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How to Practice Yoga Off the Mat

Are you lacking in time or motivation to make it a yoga class today? Don’t worry; you can still practice yoga even if your mat is hiding out in the closet or lost somewhere in the back seat of your car.

Many people see yoga as a workout that strengthens, stretches, and relaxes our mind and body, but it is also deeply layered with philosophical premises. These premises are what help to fuel the sought after “post yoga glow” at the end of class. You will emit this glow after holding sometimes rigorous and sweat producing yoga poses, but there is a lot more you can explore beyond taking your favorite yoga class.

First, you must identify your intention for practicing yoga. Are you after a perfect rear end, sculpted arms and a flat stomach? Or is your approach more about reducing stress, heightening the awareness of your body or flirting with new levels of spirituality?

Rumi, a Sufi poet, wrote, “There are one hundred ways to kneel and kiss the ground.” And the more you learn about yoga, the more you will realize there are many ways to practice, even outside of class.

Just as thinking “outside the box” gives you inspiration and a change in perspective, the following suggestions will help you take your yoga practice to new levels and help you realize you don’t always have to think (or practice) “inside the mat.”

1. Watch Your Breath

In yoga philosophy, the breath is the connector between the mind and the body. Anytime you take a few moments to pay attention to your breath you are increasing your awareness of yourself and your surrounding environment. This is the essence of yoga, expressed through mindfulness and being present.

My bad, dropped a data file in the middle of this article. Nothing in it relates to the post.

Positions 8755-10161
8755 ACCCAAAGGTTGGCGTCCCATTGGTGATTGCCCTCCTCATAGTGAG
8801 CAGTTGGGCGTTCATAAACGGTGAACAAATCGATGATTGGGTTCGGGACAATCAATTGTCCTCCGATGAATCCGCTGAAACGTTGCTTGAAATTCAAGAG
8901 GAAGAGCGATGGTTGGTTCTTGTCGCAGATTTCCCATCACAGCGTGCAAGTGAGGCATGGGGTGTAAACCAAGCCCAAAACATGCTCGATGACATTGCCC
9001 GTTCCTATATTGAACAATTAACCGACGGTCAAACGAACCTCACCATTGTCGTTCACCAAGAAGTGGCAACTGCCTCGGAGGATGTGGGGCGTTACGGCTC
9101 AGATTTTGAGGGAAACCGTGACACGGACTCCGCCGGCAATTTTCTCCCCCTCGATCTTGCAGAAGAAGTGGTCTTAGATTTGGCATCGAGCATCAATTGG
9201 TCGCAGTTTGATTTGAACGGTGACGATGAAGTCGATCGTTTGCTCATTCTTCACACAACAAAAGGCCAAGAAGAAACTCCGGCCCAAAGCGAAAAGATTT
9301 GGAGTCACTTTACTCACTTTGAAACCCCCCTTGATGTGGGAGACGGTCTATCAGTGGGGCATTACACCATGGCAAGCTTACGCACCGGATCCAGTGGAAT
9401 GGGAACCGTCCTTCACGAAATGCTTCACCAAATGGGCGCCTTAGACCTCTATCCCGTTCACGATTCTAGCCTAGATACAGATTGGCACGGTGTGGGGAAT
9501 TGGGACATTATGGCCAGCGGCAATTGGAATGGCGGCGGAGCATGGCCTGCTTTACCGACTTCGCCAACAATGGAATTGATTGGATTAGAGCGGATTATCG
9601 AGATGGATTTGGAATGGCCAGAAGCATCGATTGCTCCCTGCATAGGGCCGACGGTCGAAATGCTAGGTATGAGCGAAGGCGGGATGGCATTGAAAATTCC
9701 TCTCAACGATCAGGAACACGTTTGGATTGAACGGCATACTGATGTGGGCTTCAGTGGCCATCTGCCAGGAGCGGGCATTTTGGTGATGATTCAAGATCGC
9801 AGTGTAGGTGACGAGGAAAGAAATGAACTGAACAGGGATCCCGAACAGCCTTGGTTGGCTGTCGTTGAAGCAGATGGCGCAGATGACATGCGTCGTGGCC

2. Witness Your Thoughts

When you are practicing yoga, your thoughts slow down and you become better at controlling them. When you are not practicing yoga, try “studying” your thoughts, pausing first, and then responding as necessary. Reacting to something without thinking it through first can be detrimental to a positive outcome. When you think before you speak, great things are likely to arise such as compassion and acceptance for yourself and others, which are also side effects of yoga.

3. Workout With Intention

Just because you may be opting to go to the gym instead of going to yoga doesn’t mean you cannot make your efforts coincide with a wholesome yoga practice. Try refraining from distracting behavior such as watching TV while you workout. Make it a point to feel everything; even the grueling sensations that make you want to quit. As in yoga, when you focus on all of the sensations throughout your body you become better at neutralizing discomfort, and in the end this makes you stronger.

4. Learn to Let Go

Let the end of your day feel like Savasana (the final relaxation pose) at the end of a yoga class. Take a few moments to digest the things that occurred, and then let them go by detaching completely. Feel light, content and blissed out even if your mat has taken a back seat.

Also Read:

Positive Daily Affirmations for Healthier and Happier Moments

Yoga vs. Pilates: What is the Difference?

Interview with Nine Steps to Happiness and Health Authors

 

August 26th, 2011

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